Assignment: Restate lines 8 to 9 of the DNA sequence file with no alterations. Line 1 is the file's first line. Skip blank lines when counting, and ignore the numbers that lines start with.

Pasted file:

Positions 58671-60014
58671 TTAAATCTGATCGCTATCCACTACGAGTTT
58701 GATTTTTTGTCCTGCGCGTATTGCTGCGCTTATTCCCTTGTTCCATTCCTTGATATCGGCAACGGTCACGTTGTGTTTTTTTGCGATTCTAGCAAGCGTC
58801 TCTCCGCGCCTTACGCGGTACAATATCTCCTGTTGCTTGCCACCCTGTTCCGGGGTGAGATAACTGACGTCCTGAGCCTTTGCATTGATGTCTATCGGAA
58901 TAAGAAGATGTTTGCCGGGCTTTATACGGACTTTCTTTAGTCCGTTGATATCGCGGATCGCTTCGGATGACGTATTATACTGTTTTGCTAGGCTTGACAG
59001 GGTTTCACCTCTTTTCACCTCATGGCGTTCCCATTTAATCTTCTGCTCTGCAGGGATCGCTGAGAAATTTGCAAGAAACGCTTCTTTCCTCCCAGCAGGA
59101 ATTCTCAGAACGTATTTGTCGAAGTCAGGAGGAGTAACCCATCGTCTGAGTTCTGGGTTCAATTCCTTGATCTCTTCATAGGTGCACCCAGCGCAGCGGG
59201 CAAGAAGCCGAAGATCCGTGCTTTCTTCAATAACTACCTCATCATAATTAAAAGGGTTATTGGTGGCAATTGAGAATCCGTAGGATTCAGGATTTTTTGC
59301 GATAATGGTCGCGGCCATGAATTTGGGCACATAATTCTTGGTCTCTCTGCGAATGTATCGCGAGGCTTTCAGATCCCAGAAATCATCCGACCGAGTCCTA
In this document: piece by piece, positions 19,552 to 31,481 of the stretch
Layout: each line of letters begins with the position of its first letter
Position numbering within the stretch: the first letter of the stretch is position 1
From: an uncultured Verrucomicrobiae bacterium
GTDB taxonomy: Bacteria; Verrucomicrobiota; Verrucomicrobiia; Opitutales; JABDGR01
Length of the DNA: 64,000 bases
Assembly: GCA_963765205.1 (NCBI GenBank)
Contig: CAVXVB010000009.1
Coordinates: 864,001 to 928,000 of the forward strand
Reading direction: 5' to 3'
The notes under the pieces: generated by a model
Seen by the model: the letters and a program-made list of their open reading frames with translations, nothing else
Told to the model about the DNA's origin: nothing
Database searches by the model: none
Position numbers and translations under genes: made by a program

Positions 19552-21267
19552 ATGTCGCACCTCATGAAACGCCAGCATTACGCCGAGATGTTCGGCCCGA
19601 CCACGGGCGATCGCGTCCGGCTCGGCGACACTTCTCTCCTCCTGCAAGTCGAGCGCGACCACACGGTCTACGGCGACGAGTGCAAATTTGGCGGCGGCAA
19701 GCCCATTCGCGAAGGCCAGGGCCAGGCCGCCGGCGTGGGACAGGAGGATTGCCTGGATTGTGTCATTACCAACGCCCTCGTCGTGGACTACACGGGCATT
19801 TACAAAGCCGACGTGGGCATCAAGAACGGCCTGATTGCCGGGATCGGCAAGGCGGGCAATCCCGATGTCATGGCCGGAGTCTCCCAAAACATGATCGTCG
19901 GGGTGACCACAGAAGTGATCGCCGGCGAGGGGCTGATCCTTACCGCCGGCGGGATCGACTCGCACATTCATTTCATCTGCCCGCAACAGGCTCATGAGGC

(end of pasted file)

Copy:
59201 CAAGAAGCCGAAGATCCGTGCTTTCTTCAATAACTACCTCATCATAATTAAAAGGGTTATTGGTGGCAATTGAGAATCCGTAGGATTCAGGATTTTTTGC
59301 GATAATGGTCGCGGCCATGAATTTGGGCACATAATTCTTGGTCTCTCTGCGAATGTATCGCGAGGCTTTCAGATCCCAGAAATCATCCGACCGAGTCCTA